2010 Chardonnay ($20.99): Again, I found apple on the nose but mixed in with this were hints of vanilla, subtle but nonetheless it was there. As no surprise apple flavor followed and was similar to their Sheer Chardonnay.

2010 Vidal Blanc ($12.99): This dry white wine opened with floral and citrusy notes on the nose and followed with a concoction of lemon, lime, orange, nectarine, and peach flavors. This was a delicious wine and the wine bar staff seem to have perfected the art of serving white wine at exactly the right temperature. This is one of the best Vidal Blancs I’ve had and it’s at a very good price too.

2010 Riesling ($16.99): Another favorite of mine is this wine also served at the right chilled temperature. It opened with grapefruit, orange, and pineapple aromas. So, this wine was off to a good start and the flavors just blew me away with papaya, apricot, peach, and mango with hints of lime on the finish proved to be my favorite Stonington Vineyards wine. And yes, I have a few bottles of this in my wine cellar.

Seaport White ($10.99): The Seaport White is probably their best selling wine. It is a crisp, dry, fruity wine with a fruit bowl aroma and flavor. I did find a bit of sweetness to the wine but it was definitely not a sweet wine which was very pleasing to the palate. This would go great on a picnic and would compliment a number of foods you’d likely take on a picnic. A really nice wine given the cost.

2010 Triad Rosé ($15.99): This wine really surprised me. It is a blend of Cabernet Franc, Vidal Blanc, and Chardonnay. The actual percentages are unknown as I did not inquire as to what they were. On the nose I found cherry and fruit bowl aromas. On the palate were cherry, spice and pepper flavors. Served slightly chilled would also be a great picnic wine too. I can see this going great with a variety of picnic sandwiches. I’m really becoming a fan of Rosés.

2008 Cabernet Franc ($20.99): The Stonington Vineyards Cabernet Franc has always been one of my favorite red wines. On the nose I found a medley of dark berries – cherry, blackberry, and raspberry with earth notes lingering at the end. The flavors were predominately cherry with nuances of mocha and spice with hints of fresh cracked pepper.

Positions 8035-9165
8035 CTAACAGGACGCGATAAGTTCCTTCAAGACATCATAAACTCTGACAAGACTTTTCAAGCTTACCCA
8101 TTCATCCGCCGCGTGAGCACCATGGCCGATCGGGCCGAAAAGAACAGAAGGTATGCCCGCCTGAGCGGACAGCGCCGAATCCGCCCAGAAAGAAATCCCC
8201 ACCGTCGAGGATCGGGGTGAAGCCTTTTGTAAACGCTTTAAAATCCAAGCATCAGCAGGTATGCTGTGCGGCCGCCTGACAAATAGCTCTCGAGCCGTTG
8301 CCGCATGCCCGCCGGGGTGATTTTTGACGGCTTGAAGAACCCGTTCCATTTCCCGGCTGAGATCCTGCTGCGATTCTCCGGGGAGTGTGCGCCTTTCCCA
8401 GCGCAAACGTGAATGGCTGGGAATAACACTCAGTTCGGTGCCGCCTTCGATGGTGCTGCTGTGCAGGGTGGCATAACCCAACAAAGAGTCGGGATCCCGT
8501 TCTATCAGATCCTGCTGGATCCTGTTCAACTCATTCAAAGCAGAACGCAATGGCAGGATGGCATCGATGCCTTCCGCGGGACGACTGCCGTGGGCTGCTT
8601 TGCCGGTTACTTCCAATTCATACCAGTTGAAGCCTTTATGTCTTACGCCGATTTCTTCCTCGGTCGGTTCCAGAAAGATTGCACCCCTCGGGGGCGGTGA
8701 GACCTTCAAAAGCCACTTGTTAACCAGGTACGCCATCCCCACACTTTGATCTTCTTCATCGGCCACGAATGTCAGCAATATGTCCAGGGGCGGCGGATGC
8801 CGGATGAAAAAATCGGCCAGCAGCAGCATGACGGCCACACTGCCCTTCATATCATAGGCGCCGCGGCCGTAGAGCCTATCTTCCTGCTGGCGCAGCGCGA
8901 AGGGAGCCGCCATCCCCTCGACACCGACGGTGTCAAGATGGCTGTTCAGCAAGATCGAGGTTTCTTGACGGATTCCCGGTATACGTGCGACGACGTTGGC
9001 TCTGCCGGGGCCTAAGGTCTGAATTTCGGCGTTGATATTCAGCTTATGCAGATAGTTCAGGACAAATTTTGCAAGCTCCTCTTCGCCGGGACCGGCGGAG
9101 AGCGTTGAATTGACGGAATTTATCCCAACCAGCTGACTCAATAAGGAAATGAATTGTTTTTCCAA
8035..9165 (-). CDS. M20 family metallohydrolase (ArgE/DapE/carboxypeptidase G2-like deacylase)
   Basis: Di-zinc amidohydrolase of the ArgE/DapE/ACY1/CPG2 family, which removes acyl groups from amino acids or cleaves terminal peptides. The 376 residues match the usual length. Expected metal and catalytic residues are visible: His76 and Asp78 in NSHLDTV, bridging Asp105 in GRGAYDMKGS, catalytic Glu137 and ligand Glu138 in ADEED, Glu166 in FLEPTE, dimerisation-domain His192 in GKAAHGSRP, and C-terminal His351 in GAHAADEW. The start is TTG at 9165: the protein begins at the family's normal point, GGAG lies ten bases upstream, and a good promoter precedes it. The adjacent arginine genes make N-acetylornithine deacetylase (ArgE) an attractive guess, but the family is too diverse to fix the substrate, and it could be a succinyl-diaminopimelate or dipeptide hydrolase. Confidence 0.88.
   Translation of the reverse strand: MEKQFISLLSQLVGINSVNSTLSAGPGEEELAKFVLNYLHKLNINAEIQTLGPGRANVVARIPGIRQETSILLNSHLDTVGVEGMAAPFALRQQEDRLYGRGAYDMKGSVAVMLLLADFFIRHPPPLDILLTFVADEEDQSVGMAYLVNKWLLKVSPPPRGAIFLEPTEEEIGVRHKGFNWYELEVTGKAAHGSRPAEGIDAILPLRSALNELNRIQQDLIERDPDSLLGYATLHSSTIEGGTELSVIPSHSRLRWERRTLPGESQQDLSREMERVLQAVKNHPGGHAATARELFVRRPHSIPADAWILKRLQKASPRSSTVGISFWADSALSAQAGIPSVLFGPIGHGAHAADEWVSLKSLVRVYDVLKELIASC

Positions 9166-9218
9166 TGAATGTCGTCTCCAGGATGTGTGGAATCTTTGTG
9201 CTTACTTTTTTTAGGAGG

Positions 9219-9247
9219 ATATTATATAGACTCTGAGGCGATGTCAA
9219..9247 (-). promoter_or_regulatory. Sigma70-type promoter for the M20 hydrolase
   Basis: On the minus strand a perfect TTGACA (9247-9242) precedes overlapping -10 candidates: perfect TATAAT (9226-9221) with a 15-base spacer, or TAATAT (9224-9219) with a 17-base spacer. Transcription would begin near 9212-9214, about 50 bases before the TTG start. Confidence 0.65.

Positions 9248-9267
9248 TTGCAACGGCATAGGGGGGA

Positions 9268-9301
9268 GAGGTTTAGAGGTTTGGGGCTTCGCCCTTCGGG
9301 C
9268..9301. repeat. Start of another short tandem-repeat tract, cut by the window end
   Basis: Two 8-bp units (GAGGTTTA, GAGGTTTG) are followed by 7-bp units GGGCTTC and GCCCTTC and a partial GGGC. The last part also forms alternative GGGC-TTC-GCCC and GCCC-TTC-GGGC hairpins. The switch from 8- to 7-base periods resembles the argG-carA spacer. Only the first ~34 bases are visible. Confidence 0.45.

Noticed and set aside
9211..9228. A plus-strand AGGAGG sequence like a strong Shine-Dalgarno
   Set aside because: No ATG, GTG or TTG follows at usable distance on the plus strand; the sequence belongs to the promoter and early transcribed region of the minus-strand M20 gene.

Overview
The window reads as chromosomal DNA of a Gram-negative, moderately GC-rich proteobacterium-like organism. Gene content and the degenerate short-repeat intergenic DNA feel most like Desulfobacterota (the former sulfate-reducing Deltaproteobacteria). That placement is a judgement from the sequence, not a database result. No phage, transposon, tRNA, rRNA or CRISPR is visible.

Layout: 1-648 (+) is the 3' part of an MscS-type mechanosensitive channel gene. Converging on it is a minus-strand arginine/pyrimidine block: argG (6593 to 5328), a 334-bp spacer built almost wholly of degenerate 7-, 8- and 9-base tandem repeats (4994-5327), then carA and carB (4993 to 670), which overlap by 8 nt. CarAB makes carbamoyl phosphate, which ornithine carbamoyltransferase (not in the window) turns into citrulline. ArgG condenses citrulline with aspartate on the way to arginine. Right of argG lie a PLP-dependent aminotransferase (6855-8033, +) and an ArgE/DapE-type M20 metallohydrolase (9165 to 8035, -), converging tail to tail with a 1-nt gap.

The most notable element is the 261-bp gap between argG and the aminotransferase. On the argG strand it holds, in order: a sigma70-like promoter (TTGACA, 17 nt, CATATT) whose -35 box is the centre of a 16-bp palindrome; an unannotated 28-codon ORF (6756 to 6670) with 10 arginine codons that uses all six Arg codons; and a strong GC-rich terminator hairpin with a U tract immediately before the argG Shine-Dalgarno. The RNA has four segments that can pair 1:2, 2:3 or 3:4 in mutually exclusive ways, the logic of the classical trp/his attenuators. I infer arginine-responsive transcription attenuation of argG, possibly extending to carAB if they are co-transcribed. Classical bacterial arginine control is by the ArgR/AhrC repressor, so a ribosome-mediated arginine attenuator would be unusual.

Can you guess the bridal party?

Next week – Saltwater Farms Vineyard

Lost Acres Vineyard – 2012

Lost Acres Vineyard is new to the CT Wine Trail Passport this year and their sign indicating where I should go to enjoy a wine tasting is one of the signs I look for.

But let’s back up for a minute so you can see where the tasting room and other wine activities are conducted.

Did you notice the deck on the right side of the barn structure. Looks like a great place to spend an afternoon sipping some wine while admiring the vineyards.

And yes, this is the path leading up to the tasting room where I have never been before but am willing to take the plunge. When I entered, the tasting room was cool as it was becoming warm outside once the sun was intent on staying for awhile.

As you can see there is ample room to accommodate a lot of wine tasters either at the wine bar or in many of the tables that are set up here. Once inside one of the owners, Michelle welcomed me to the vineyard. The tasting fee is $6 including the CT state tax (I always like it when wineries include the tax within the tasting fee) for trying six wines on their menu. Plus you get their signature wine glass too. So, on to the wines and where the fun begins.

First up was their Chardonnay ($14.99) which opened with lemon, melon, and lemongrass aromas leading into citrus and apple flavors. Serve slightly chilled this was a very good wine to start of the tasting venue.

Next, I tried the Wedge White ($13.99) which is a white blend consisting of Cayuga, Chardonnay, Riesling, Seyval Blanc, Traminette, and Vidal Blanc. I found this wine to have clean crisp citrus aromas and flavors with some good acidity. This would be a great wine to have on their deck enjoying an afternoon with friends.

The next wine on their list was a fruit wine called Old Orchard Apple ($12.99) and as the name suggests you get apple aromas and flavors with a neat little tart apple finish.

The Riesling ($17.99) was next up on the tasting menu and I found lemongrass and fresh cut hay on the nose with a lingering spice cornucopia. This was a really surprising array of aromas and the flavors consisted of sweet apple and pear.

The Rock Wall Red ($15.99) was a blend of Carignane, Gamay, Merlot, and Petit Sirah. This red blend opened with plum, blackberry and jammy aromas. Much the same for the flavors but a nice spice and peppery finish followed leaving a nice mouth-feel on the palate.

The last wine on the list was the Merlot ($13.99). On the nose I found jammy blackberry and wild black cherry and on the palate I found cherry hard candy and plum flavors with a nice complement of pepper. Then I tried a chocolate morsel and this seemed to bring out the plum flavor more and as it turned out the last wine I tasted was my favorite.

If you haven’t stopped here yet, you’ll want to make the trip. One thing that I enjoy so far and I know I’ve only visited two wineries so far but how pleasant and friendly the wine staff and the tasters are so far – let’s hope that the trend continues.